French TV — Operation: Mockingbird
(Pretentious Dinosaur 12, 2017, CD)
by Jon Davis, Published 2018-03-03
For Operation: Mockingbird, labeled “Number Twelve,” veteran avant-prog band French TV consists of founder Mike Sary with Mark L. Perry (drums) and Katsumi Yoneda (guitar), both of whom are carried over from the last FTV album, along with a set of newcomers: Patrick Strawser (keyboards), Karl Ledus (saxophone, flute), Ludovic Fabre (violin), and Nico Fabre (keyboards on one track). In general, the established FTV sound is intact, with complex instrumental compositions featuring frequent shifts in mood and style, but this outing seems less abrasive and extreme in its juxtapositions. Or maybe I’m just getting more used to this kind of thing. Of the eight tracks here, six are group compositions (Sary, Yoneda, Strawser, Perry) and two are credited to Strawser on his own. At times, the music is reminiscent of Canterbury groups like National Health or Phil Miller’s In Cahoots, though with a strong RIO component along the lines of Thinking Plague. The album is bookended by the two relatively simple Strawser pieces “Ghost Zone” and “Silent Years,” with the effect of packaging up the set tidily and providing boundaries for the more intense and unpredictable middle portion. Strawser’s keyboards, featuring electric piano prominently, act as the base on which the arrangements are build, with sophisticated jazzy chords enhancing the Canterbury vibe due to the similarity with the way Dave Stewart used his instruments. He also contributes some excellent solo moments. Yoneda shines on guitar, whether riffing precisely or flying off on solos. Ludovic Fabre gets a few spots to step up on violin as well, with a particularly notable solo on “Nimrod Dancer.” Sary’s bass and Perry’s drums are the glue holding it all together, changing direction frequently but making it seem logical. In short, this is an excellent addition to the legacy of a band that’s been around three and a half decades, and a great place to start for those who haven’t yet discovered Kentucky’s primary contribution to progressive rock.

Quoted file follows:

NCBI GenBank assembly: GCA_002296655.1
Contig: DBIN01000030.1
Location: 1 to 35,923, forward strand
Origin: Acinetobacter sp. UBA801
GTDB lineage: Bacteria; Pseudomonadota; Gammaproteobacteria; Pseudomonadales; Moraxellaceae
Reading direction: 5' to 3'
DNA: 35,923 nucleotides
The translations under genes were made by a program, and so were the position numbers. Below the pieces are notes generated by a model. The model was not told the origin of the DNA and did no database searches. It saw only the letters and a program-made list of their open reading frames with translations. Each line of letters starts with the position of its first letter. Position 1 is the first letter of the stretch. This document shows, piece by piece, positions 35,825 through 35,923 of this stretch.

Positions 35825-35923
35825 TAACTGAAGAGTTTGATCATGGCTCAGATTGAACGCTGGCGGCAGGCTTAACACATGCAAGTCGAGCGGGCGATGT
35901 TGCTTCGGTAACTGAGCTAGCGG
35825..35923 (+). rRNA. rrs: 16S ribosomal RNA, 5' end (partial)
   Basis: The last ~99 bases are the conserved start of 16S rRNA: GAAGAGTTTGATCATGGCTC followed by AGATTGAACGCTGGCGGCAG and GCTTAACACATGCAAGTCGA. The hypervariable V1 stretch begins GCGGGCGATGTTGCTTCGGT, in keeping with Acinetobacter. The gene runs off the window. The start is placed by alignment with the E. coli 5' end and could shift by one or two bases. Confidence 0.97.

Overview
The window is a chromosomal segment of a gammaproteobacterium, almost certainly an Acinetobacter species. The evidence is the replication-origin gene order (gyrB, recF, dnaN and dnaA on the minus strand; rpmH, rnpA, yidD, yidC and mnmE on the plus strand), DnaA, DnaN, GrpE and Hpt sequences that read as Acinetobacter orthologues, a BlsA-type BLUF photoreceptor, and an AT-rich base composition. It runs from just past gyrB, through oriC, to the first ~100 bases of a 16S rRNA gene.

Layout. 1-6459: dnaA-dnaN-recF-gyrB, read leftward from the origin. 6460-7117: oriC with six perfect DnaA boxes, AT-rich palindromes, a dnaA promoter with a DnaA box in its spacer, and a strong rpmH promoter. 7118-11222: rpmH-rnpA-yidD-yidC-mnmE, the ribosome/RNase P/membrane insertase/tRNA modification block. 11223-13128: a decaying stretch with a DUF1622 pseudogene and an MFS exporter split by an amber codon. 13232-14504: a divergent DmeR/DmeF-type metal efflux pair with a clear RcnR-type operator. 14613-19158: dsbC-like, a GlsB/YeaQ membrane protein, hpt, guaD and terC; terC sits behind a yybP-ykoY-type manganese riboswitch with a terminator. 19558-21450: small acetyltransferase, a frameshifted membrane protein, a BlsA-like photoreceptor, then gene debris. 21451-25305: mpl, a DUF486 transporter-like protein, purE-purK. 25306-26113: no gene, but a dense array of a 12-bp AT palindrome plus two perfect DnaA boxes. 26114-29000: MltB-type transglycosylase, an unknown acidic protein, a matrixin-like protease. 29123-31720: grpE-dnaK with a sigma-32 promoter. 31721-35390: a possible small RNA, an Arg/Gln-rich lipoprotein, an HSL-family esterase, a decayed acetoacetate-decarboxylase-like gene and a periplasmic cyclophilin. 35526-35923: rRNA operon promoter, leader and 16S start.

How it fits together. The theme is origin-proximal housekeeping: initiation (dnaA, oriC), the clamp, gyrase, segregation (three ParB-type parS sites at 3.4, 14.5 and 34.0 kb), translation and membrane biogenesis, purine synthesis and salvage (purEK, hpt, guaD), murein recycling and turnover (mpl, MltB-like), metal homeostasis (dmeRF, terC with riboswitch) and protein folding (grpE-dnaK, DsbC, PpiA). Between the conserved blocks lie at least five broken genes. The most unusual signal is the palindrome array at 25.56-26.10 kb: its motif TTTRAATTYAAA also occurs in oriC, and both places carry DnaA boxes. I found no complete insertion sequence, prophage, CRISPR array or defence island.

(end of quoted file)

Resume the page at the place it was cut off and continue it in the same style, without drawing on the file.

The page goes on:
Related artist(s): French TV
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